24 Service Members Who Became Americans Today
Posted by Secretary Janet Napolitano on April 23, 2010 at 04:23 PM EDT
Today, I was humbled to join the President at the White House to administer the oath of allegiance to 24 American service members as they became citizens of our nation. These men and women were born in 16 different countries, but they came to the United States sharing a common purpose, and chose to defend their adopted country even before they became citizens.
These men and women are shining examples of the energy, talent, and commitment that immigrants have always brought to our country. I am proud to call each of them fellow Americans.
President Barack Obama, lower left, looks on as 24 active duty service members raise their right hands during a naturalization ceremony in the Rose Garden of the White House, April 23, 2010. (Official White House Photo by Lawrence Jackson)
All of today's new citizens joined or reenlisted in the military after 9/11, and made a commitment to defend America and its ideals even though they could be deployed to a hostile combat zone. But they stepped forward anyway to defend America’s safety and our nation’s ideals. For some of them, this meant serving three tours of duty in Iraq, or celebrating Mother’s Day with their children over videoconference.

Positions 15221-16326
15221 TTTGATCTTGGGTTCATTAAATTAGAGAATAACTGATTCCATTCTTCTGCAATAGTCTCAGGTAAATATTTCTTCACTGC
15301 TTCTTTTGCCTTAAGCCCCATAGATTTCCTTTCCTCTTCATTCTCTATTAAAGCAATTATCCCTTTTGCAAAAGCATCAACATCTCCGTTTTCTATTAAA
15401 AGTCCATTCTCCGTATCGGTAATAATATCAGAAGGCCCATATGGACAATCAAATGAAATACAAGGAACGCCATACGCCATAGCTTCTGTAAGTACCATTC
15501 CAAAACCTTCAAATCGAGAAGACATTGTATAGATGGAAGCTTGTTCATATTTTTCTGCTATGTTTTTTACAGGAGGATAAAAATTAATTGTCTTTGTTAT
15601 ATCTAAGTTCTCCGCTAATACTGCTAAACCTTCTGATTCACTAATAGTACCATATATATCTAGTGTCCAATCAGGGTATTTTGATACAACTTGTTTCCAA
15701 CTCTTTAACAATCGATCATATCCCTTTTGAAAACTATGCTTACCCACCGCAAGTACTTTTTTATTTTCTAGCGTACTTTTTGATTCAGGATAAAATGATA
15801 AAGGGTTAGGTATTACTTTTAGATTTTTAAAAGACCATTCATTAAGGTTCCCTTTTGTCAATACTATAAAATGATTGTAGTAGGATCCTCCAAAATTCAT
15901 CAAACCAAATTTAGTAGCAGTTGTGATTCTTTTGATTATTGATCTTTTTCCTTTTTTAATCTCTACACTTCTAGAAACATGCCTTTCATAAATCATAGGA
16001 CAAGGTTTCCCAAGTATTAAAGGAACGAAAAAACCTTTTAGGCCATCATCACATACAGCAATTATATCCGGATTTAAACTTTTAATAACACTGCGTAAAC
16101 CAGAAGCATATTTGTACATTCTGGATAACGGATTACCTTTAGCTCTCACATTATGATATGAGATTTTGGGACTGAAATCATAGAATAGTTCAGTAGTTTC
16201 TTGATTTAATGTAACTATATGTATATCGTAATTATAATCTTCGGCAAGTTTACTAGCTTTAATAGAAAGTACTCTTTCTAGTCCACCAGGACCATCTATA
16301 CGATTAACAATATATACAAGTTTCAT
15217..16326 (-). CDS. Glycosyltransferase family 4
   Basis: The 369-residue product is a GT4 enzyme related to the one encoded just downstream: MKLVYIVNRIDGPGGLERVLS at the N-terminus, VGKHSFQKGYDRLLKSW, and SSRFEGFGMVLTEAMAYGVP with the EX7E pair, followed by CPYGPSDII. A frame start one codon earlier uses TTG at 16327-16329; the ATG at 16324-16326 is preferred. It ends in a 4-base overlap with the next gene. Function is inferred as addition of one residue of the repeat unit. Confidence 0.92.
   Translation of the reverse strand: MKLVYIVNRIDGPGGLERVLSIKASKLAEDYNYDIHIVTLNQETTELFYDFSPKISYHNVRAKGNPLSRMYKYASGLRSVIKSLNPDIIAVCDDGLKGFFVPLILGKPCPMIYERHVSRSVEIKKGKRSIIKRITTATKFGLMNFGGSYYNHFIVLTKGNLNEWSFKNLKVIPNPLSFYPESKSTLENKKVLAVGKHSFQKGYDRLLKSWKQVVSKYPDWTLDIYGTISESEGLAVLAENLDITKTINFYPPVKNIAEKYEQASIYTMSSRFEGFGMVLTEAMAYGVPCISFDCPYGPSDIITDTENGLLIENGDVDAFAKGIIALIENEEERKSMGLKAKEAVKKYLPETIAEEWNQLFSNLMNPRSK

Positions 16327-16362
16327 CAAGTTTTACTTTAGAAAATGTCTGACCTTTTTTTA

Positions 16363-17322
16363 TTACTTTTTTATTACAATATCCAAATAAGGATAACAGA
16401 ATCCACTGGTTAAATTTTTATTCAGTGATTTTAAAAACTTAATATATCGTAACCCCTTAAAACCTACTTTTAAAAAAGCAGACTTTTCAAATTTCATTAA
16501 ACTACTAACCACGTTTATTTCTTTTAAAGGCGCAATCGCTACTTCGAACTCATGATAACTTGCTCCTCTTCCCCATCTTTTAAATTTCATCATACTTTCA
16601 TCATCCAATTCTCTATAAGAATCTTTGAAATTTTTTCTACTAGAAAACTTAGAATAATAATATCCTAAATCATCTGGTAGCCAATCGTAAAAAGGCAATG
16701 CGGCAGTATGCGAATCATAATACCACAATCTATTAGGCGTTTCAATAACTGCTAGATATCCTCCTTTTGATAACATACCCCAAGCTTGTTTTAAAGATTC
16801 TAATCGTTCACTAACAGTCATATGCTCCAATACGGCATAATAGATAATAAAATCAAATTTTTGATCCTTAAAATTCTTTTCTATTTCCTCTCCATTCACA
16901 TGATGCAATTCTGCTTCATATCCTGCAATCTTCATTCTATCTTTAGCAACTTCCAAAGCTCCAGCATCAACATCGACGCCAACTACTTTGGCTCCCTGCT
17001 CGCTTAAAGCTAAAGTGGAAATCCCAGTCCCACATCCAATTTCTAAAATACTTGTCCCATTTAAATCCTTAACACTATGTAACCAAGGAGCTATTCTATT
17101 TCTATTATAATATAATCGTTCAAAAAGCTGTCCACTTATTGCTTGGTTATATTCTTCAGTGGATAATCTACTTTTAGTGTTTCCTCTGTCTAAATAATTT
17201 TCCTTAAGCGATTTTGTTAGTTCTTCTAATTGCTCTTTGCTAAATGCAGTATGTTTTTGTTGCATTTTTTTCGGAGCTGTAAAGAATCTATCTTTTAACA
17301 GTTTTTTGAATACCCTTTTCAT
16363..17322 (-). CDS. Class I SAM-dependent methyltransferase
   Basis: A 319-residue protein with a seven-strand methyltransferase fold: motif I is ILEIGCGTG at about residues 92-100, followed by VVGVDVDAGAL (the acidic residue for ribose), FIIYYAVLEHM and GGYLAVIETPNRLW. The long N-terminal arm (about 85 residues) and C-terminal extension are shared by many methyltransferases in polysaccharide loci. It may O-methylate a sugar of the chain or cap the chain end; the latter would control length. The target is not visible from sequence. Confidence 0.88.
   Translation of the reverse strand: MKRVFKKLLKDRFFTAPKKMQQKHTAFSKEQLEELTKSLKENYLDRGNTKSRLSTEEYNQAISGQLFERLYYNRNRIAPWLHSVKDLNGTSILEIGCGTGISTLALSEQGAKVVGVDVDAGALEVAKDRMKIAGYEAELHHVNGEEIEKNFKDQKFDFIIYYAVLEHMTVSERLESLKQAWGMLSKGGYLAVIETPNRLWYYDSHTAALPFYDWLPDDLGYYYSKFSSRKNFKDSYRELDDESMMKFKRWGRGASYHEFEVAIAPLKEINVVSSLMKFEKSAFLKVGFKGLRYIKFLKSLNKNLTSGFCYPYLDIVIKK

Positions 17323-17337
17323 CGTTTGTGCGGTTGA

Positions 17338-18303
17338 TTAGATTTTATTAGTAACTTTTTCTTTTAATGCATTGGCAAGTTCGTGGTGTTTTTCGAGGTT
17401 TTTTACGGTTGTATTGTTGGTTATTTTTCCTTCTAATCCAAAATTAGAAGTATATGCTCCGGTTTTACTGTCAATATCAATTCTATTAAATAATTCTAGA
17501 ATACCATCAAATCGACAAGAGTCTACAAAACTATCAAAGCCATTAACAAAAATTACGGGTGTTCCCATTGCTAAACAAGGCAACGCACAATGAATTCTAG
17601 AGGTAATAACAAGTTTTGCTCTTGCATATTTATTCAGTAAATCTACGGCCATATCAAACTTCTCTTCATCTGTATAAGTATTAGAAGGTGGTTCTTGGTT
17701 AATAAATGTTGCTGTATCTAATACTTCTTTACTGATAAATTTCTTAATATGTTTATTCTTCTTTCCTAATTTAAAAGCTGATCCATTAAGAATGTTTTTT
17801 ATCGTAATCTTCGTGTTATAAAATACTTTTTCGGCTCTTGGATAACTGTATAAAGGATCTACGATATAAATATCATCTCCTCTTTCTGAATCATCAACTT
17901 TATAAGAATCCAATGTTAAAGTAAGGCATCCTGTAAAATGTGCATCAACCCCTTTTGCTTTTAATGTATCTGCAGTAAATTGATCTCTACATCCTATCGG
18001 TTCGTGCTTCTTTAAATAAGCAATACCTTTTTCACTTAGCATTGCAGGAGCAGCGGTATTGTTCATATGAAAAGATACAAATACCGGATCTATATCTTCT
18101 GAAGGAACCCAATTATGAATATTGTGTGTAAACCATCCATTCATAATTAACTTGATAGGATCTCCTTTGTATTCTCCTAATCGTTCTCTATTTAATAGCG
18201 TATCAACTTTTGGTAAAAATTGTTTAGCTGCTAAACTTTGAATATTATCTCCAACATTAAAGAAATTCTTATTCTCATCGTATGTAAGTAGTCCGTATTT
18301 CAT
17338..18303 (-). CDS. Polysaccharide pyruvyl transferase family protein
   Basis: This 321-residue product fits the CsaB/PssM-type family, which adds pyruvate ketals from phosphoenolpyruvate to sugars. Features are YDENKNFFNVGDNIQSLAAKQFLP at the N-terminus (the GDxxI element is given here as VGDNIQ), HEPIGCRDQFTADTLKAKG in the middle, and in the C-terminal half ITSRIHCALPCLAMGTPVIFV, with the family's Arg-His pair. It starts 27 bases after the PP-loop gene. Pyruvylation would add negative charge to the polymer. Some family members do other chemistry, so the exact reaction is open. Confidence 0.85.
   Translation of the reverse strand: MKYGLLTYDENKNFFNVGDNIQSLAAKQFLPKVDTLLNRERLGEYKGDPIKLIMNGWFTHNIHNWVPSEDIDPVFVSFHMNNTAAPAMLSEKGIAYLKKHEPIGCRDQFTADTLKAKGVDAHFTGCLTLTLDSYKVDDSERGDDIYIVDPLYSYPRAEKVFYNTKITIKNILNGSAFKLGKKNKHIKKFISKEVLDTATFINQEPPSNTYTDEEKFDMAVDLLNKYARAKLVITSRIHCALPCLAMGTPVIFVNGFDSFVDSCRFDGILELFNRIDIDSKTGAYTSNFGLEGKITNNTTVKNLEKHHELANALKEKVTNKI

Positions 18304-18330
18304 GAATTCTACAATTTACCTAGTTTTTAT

While the sacrifice that these men and women have given – even while noncitizens – is extraordinary, their stories are not unique. Since 9/11, 58,000 members of our Armed Forces have become American citizens, oftentimes taking the oath of allegiance while deployed in Iraq or Afghanistan.
President Barack Obama presents Marine Sgt. Ledum Ndaanee, originally from Nigeria, the Outstanding American by Choice award during a naturalization ceremony for active duty service members in the Rose Garden of the White House. Ndaanee served two tours in Iraq where he was wounded by an IED in 2007. April 23, 2010. (Official White House Photo by Chuck Kennedy)
Americans are born in every part of the world, yet – like these men and women who became citizens today – they come to America because of their commitment to our ideals and their belief in the American Dream. Many of them risk their lives for their country even before they officially become citizens. The 24 service members who became Americans today remind us that immigrants like them have always been a tremendous strength of our country. This is a strength that we must continue to foster in the 21st century.
Janet Napolitano is Secretary of Homeland Security
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